New California Trapping Law
Starting the week of December 18, 2002, the California Department of Fish and Game's (DFG) License and Revenue Branch began mailing notices to individuals and businesses who may be engaging in trapping nuisance wildlife for profit. Recipients include licensed trappers and fur dealers, pest control operators, landowners, and tenants who have previously trapped nuisance wildlife.

Recently passed legislation requires that beginning January 1, 2003, anyone who provides trapping services for profit must obtain a trapping license in order to continue to use traps to take mammals.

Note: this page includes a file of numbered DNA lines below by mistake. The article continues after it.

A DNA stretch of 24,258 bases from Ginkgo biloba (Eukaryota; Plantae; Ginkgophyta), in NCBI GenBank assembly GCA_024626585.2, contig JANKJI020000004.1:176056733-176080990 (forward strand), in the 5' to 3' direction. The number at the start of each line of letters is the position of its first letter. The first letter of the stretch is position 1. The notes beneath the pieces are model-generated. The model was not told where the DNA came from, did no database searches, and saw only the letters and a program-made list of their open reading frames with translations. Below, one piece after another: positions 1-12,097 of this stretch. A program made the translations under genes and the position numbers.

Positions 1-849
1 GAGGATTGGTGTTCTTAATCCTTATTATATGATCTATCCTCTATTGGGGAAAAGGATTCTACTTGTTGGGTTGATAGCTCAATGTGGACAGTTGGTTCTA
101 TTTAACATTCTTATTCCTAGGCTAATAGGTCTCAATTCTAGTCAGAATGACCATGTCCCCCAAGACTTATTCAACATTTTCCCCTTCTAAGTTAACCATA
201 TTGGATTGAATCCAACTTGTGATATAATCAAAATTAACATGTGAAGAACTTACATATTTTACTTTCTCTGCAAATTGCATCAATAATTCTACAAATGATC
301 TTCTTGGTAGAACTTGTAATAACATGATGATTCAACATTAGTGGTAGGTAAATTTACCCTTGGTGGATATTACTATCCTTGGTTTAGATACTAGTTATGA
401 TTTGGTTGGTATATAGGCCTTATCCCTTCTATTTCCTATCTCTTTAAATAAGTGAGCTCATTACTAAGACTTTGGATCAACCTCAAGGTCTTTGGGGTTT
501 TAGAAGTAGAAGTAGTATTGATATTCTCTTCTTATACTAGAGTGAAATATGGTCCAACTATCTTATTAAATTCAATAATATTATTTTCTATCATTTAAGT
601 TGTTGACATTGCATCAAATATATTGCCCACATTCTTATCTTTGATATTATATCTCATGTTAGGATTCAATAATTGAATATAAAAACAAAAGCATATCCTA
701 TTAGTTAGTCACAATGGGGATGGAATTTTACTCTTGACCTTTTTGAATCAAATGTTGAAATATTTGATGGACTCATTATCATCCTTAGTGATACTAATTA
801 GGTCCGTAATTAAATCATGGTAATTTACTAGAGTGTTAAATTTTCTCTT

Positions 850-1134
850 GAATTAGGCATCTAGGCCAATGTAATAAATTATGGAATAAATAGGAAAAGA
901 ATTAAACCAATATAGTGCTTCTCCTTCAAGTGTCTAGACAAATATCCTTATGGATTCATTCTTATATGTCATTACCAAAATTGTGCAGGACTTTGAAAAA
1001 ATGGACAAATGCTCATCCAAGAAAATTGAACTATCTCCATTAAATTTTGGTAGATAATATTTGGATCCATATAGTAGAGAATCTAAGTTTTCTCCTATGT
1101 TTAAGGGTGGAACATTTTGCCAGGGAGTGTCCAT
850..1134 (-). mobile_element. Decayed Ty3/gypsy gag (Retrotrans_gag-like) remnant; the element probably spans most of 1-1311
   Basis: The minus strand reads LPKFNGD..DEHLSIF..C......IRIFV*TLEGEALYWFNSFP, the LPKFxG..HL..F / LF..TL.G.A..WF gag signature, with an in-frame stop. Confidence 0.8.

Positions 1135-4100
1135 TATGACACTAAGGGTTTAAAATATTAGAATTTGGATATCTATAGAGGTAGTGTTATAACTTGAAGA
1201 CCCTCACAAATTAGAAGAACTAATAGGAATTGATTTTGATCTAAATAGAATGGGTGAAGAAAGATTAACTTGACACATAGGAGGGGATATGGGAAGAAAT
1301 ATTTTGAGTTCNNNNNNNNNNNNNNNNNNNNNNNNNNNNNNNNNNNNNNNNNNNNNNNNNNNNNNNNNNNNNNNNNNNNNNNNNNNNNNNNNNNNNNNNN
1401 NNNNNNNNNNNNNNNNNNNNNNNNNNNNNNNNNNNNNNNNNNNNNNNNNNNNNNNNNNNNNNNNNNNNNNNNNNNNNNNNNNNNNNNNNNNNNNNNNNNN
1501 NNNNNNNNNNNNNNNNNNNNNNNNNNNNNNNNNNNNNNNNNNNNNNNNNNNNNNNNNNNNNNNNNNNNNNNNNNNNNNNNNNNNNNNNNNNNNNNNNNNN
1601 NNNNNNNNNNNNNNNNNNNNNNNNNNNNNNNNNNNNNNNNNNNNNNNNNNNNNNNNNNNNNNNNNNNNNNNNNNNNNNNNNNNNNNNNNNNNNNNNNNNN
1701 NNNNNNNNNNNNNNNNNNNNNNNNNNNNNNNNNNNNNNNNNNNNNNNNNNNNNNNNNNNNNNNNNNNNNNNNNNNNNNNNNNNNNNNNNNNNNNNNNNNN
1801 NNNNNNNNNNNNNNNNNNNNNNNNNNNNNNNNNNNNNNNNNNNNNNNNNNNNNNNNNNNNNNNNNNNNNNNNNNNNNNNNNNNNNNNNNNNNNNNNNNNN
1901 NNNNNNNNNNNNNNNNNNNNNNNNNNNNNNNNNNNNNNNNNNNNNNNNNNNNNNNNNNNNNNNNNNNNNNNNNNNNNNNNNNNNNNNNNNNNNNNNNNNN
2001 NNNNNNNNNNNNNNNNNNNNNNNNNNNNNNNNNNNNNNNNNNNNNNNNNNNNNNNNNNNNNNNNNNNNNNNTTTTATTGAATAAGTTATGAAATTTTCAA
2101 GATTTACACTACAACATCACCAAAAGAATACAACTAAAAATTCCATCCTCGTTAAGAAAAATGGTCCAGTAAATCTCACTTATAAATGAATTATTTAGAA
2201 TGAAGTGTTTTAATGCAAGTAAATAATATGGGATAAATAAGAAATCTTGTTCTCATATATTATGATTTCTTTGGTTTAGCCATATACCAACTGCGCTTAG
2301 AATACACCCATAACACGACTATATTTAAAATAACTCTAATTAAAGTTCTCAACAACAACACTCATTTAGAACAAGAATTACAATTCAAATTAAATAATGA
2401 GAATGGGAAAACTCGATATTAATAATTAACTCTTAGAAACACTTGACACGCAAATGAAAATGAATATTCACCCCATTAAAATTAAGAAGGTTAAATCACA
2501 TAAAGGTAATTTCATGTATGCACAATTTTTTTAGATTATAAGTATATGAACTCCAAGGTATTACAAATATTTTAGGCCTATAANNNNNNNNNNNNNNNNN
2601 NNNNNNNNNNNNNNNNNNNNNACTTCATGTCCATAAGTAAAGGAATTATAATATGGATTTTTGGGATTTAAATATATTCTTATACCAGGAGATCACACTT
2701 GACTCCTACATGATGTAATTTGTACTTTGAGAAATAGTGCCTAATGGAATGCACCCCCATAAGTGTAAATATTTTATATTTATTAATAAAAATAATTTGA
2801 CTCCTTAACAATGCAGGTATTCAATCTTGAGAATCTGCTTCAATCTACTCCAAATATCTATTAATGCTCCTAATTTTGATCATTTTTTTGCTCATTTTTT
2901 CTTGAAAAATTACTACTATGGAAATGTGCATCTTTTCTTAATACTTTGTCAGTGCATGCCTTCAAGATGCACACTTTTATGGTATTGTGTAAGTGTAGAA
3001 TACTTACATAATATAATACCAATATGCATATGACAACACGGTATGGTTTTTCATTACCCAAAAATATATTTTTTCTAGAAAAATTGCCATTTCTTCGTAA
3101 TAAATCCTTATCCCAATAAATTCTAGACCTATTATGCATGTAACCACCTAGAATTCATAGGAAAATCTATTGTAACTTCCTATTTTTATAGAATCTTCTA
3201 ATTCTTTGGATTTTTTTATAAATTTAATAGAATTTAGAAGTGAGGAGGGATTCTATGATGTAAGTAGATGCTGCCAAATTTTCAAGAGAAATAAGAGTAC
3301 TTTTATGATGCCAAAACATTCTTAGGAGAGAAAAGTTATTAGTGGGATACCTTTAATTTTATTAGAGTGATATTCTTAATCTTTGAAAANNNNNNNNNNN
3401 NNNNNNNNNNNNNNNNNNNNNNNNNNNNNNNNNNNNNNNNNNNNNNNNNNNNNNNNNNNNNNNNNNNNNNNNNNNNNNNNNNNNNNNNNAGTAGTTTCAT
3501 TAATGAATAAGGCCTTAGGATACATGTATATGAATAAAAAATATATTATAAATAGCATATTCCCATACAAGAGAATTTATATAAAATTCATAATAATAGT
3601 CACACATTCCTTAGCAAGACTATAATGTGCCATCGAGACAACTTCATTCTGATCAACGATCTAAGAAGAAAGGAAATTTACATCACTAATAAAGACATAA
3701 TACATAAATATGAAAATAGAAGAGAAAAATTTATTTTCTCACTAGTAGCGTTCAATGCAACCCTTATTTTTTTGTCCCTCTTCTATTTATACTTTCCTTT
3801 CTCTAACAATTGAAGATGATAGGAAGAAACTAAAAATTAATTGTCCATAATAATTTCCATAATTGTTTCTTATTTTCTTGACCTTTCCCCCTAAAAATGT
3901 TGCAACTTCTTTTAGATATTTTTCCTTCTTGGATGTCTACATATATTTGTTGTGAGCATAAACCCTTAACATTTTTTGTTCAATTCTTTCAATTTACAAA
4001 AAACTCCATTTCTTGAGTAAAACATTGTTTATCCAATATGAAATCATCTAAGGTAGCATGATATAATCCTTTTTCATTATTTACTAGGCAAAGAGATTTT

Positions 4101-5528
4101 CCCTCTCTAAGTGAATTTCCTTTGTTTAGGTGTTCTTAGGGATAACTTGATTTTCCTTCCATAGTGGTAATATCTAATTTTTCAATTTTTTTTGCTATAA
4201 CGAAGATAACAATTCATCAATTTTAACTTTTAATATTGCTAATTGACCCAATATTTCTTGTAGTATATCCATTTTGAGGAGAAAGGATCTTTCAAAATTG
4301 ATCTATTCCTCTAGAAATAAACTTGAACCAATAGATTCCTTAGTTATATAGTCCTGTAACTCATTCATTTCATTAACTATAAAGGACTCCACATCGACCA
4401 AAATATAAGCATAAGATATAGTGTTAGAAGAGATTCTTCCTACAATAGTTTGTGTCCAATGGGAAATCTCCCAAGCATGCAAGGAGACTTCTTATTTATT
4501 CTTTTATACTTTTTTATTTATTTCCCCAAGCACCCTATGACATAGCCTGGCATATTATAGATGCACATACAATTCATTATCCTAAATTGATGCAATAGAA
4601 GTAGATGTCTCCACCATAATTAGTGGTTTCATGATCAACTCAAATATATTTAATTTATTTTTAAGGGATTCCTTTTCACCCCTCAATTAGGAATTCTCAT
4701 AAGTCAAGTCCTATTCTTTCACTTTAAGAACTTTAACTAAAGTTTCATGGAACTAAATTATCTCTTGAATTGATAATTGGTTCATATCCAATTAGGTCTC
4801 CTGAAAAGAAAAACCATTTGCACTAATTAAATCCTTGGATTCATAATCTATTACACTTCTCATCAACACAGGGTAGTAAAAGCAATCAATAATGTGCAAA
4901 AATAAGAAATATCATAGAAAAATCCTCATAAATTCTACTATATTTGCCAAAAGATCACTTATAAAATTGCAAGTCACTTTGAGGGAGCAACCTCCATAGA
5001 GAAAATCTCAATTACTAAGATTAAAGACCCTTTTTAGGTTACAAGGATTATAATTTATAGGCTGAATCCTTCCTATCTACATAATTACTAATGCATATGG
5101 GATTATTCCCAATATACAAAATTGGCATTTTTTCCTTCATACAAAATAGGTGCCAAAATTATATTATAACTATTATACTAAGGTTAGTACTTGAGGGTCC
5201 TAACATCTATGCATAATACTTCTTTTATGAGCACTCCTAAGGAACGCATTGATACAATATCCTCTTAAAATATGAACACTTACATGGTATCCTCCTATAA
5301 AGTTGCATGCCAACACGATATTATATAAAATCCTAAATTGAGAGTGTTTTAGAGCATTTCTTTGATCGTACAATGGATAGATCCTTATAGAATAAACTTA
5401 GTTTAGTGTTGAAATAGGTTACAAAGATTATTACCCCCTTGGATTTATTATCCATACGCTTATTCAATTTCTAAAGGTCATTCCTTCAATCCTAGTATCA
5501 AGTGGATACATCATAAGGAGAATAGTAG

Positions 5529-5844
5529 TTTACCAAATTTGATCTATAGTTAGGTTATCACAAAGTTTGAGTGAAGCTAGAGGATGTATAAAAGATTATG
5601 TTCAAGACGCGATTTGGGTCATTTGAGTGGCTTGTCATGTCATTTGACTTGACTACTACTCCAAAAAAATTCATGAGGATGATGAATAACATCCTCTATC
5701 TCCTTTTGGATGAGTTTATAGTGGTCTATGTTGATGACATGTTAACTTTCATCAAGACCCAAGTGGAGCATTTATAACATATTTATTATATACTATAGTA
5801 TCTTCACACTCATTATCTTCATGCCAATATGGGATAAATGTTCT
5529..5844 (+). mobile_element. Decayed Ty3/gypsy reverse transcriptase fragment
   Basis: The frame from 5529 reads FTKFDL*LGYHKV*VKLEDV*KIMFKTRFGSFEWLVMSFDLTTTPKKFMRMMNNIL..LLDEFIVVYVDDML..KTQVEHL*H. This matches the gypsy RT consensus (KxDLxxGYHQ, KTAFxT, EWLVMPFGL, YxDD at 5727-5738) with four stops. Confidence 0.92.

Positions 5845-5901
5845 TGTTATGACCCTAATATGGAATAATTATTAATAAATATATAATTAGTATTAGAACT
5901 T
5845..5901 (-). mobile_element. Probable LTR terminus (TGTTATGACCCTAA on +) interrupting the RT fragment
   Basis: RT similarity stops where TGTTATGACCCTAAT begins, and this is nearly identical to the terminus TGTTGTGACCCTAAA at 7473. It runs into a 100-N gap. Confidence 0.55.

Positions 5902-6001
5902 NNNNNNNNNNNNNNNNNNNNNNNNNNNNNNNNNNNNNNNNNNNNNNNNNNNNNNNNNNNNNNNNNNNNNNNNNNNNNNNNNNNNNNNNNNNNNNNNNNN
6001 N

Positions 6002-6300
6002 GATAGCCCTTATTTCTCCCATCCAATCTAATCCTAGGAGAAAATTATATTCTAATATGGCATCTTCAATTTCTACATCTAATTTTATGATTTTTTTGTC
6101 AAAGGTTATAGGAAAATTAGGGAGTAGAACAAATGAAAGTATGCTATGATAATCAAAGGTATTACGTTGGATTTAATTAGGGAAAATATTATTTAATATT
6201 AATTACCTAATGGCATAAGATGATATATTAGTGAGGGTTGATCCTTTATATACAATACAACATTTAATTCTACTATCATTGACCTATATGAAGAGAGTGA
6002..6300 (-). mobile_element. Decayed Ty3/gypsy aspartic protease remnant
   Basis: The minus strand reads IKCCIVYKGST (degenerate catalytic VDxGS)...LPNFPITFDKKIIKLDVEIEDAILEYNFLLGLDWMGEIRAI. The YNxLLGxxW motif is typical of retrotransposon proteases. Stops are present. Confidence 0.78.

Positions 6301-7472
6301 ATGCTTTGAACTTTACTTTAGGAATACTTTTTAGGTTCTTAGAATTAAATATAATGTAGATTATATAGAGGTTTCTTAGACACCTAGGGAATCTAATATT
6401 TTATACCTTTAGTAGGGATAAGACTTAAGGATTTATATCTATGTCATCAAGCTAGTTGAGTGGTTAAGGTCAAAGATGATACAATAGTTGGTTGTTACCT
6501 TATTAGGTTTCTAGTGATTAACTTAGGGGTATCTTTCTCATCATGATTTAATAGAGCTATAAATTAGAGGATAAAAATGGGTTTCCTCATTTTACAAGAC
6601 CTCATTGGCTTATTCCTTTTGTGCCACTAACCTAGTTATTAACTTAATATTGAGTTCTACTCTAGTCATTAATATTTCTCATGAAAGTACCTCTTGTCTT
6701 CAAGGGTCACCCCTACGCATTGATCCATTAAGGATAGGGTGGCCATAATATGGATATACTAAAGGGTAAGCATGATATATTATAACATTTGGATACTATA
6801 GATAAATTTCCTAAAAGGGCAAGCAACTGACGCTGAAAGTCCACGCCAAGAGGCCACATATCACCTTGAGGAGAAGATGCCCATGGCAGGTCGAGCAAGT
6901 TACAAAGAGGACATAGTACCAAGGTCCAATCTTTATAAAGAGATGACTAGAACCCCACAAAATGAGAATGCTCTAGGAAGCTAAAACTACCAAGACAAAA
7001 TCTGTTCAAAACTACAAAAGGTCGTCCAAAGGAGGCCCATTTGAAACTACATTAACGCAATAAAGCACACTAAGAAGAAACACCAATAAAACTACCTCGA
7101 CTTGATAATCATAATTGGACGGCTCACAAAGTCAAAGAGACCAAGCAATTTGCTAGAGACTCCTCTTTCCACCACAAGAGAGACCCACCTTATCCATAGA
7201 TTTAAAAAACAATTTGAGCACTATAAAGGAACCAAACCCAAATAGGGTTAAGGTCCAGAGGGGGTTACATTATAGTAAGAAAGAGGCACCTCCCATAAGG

The law is a result of Senate Bill 1645 sponsored by Senator Byron Sher and signed by Governor Gray Davis in September.

In addition to requiring the license, the change in the law also prohibits the sale of any raw fur from a non-game or furbearing mammal taken to protect crops or property. The law does exempt landowners, tenants, and their employees who trap mammals to protect crops or property from the requirement to obtain a trapping license.

The fee for a resident trapping license is $77.75. First-time applicants must pass an examination administered by DFG's regional offices before a trapping license can be issued. Questions regarding the new law can be answered by contacting the nearest DFG office.

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